Page last updated at 12:27 GMT, Friday, 25 September 2009 13:27 UK

Show highlights tech contrasts

By Zoe Kleinman
Technology reporter, BBC News

360 degree CCTV around your head.
Some of the technology on display was more practical than others

London's Earls Court is buzzing with over 300 resourceful exhibitors - students, entrepreneurs, inventors and, of course, designers - hoping to make it big in the lucrative market of interior design.

There's a range of technology - old and new - at work to be found among the traditional home comforts.

ELECTRIC INK

Developer Matt Johnson demonstrates the use of ink on skin to conduct electricity

Four graduates from the Royal College of Art have created Bare, a non-toxic, water soluble electricity conducting ink that they hope will have a big impact on interiors.

It is safe for the skin, as they demonstrated by painting lines of it on their arms and lighting up a small LED.

It consists of non-metallic conductive particles suspended in food and cosmetic additives.

At the moment it is only suitable for low current applications but developer Matt Johnson says he hopes that one day it may be used as a form of interactive wallpaper.

"Instead of having wires run to the light switch you could just rub your hand up the ink on the wall and turn the light on," he says.

"Or you could set the level of the light by moving your hand up and down the wall."

Conducting ink is not new but the market place is fairly small and, with plans to retail Bare at £20 a litre, it will significantly undercut some of its more established rivals.

SILICONE GRIP

Jane ni Dhulchaointigh demonstrates her silicone product

Jane ni Dhulchaointigh has spent the last five years refining silicone technology to perfect her product, Sugru.

It's a durable silicone rubber, that, in its early state, resembles fluorescent plasticine. It can be moulded into any shape and left overnight to harden.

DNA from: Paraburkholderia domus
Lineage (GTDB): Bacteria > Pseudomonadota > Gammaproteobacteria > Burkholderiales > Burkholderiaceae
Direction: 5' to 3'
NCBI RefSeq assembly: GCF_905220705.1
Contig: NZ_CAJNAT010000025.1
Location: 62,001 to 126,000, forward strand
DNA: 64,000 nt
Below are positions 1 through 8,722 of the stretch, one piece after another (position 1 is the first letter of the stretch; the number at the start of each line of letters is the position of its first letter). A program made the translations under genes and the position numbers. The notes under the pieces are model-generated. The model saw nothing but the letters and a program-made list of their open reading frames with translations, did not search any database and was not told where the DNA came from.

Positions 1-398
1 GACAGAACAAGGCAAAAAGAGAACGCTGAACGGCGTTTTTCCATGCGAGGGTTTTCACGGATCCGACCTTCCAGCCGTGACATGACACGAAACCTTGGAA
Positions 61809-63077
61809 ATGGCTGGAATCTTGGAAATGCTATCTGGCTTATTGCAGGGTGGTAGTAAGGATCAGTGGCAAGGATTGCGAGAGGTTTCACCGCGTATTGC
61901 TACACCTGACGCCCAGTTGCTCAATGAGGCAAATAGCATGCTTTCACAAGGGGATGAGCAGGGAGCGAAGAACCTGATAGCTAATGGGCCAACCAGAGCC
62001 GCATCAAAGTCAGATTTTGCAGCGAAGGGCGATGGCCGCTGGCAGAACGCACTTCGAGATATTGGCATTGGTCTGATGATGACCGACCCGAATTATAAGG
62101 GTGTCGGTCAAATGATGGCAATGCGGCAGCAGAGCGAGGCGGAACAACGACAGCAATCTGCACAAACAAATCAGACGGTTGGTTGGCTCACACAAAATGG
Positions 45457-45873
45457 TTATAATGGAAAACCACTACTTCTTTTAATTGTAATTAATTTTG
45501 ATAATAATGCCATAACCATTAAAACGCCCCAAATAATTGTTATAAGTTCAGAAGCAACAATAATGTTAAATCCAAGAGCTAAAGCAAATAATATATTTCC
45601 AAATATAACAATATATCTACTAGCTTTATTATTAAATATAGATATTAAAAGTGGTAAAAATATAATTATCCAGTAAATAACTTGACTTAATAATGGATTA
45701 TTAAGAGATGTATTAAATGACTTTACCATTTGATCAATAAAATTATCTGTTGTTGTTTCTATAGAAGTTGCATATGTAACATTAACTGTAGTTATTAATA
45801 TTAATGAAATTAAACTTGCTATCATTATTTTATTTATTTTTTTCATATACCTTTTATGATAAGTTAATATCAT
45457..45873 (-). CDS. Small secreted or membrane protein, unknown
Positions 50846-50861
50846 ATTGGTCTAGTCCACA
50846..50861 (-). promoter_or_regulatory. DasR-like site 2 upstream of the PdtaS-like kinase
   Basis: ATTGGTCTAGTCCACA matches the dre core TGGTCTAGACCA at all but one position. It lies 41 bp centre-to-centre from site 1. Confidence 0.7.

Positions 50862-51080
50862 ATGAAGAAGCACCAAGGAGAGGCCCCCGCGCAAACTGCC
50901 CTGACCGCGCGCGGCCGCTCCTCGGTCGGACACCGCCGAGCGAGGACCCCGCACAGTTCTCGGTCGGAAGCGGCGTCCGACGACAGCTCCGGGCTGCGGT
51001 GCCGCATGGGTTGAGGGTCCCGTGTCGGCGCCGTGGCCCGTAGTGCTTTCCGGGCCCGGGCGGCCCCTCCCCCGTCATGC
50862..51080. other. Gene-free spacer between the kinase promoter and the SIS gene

She is marketing it as a product that makes handles and grips more comfortable - inspired by a friend who broke her leg.

Her friend used Sugro on the handle of her crutches to make holding them more comfortable, by moulding a grip to fit her own hand.

"There's no other material like this," says Ms ni Dhulchaointigh. "It's a new silicone material that we invented and patented so that everybody could modify and improve things themselves."

A FISHY TALE

Salmon leather in action as a cushion

One exhibitor has turned his back on new technology completely and turned an ancient art from South America into a business plan.

Industrial designer Stiven Kerestegian paid a visit to Patagonia during a holiday in his home country Chile.

He was inspired by local artisans using traditional treatments to make leather from salmon skin - a wasted by-product of the region's salmon export industry.

He has called the result ES leather - sides of salmon skin treated, cleaned and dyed to form strips of durable material.

"The real innovation here is the seaming process - we've come up with an innovative way of seaming all the strips together in order to change the scale of the product," he explains.

"We've spent three and a half years working on this. It's huge for us."



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